Tuesday, April 11th 2006
PAULINE Lum Fai was numb for more than a week after the buggered and battered body of her six-year-old son Sean was discovered some 300 feet from her home two Sundays ago.
She controlled her emotions as she recalled the discovery which was too horrific for words. Her own mother, Golsin, said "Lum Fai hold she belly and rolled on the ground and bawl when she see Sean's body."
Another mother or any woman could only think dispassionately of Lum Fai's emotions, of the pain, but she alone felt the vacuum in her stomach, the ache in her heart and the aimlessness of her soul. Living with heartbreak is one thing, but when a mother,(a single mother at that), has to say good-bye to her child after his life was snuffed out in the most horrid manner by another human being, another journey begins.
Lum Fai, 43, found it hard to smile, to talk, to think or even to eat. She sat in a state of detachment, but listened to and absorbed all the prayers that visitors offered for her peace of mind. The prayers by people of all religions and her own strength, belief and faith in the Hindu Lord Shiva brought her closer to an inner quiet and peace.
She was not keen to give yet another interview but the ice was really broken only when she was asked by Express Woman to talk about Sean Luke and what he did for her life.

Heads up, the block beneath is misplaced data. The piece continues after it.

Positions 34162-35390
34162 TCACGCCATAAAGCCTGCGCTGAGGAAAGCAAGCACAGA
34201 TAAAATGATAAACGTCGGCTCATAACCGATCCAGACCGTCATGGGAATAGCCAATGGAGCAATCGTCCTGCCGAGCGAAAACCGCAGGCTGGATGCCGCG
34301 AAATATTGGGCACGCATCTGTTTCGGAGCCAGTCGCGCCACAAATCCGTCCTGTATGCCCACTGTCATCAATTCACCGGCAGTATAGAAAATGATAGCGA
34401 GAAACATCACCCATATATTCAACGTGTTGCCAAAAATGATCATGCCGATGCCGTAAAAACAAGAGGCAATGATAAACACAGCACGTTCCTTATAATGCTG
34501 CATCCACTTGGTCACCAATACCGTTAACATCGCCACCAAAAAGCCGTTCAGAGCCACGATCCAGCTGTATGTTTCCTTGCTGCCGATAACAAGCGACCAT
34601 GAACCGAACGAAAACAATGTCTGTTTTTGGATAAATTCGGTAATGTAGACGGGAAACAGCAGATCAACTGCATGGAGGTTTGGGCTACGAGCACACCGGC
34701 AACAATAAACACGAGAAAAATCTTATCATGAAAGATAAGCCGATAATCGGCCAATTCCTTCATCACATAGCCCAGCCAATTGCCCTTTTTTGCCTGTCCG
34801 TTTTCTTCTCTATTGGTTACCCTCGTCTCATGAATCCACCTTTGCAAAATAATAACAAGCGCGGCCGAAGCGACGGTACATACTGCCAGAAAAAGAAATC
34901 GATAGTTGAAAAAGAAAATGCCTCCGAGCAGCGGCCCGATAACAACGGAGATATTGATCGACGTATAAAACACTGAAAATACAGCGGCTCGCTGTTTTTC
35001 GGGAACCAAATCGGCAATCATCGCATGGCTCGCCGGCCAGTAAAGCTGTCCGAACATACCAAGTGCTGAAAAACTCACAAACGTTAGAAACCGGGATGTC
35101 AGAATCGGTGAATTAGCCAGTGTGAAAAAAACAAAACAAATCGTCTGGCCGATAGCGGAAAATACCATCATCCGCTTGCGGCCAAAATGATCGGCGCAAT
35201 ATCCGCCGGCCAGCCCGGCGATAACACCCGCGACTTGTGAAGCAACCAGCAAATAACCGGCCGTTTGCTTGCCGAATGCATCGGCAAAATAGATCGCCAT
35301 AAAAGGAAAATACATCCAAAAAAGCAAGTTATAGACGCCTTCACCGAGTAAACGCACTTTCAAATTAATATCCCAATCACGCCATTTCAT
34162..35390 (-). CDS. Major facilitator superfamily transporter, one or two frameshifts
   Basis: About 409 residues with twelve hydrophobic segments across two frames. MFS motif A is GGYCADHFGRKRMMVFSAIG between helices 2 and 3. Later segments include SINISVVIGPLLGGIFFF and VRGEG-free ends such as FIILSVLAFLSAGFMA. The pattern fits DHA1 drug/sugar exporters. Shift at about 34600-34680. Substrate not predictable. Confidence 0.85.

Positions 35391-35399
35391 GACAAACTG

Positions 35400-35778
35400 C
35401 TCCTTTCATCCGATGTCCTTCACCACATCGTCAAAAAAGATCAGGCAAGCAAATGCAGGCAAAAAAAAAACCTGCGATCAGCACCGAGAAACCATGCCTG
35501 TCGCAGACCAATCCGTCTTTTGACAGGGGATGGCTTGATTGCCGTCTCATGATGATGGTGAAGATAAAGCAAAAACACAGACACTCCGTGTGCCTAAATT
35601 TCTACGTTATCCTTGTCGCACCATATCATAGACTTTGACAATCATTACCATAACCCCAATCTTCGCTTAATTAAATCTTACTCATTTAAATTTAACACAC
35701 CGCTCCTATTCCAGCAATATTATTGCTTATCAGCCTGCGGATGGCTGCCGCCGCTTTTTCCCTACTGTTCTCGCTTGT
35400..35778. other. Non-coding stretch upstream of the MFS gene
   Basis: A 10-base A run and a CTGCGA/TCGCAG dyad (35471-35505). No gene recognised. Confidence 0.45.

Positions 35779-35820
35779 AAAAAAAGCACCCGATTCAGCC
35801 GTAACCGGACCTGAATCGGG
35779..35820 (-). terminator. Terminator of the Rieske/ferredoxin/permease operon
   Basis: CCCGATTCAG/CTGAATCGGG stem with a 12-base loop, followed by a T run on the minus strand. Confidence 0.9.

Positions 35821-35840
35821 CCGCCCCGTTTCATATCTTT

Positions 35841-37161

She relaxed, smiled and even laughed as she recalled the moment of conception, delivery, growing up days in school and home, dreams and aspirations for the future of her "one star."
She recollected that time in the United States where she had gone to find a new life, but which turned out to be the most lonely time for her. She prayed to Lord Shiva, for some joy in her life, because she was lonely. She had known Luke's father, but was still missing something. Then she discovered she was pregnant. She prayed for a baby boy and her prayers were answered. At birth on August 17, Luke was eleven pounds. She recalled talking to him" even in my womb. I always promised to love him, and take care of him. I promised never to desert him, and never allow anyone to hurt him, but ..., " her voice trails off.
When Sean Luke was about two and a half, Lum Fai decided to return to Trinidad, due to circumstances beyond her control. She ensured her son went to school everyday and that he did his homework as well. "He loved to read. I had to read him stories every night. He was everybody's child in the village.
"But he was my one star. He used to ask me 'Mummy, who is Sean?'And I used to tell him, Sean is Mummy's one star, so he made me put up a glowing star on the ceiling in the bedroom. He loved to look at it. He is now that star looking down at us."
Re-living the joy of her son's school days, she lovingly flipped through his school books to show how he excelled in his work and the stars he received for excellent work. "He loved to draw, and would draw on the walls of the house." One thing that stood out in her mind, was that Sean never referred to himself in the first person. "He always talk of himself in the third person. He would say 'Sean loves mummy. Mummy, you love Sean?' He used to sing Barney [television cartoon character] songs for me - 'I love you, you love me.'... Oh Lord, he was my baby," Lum Fai tries not to choke on her emotion.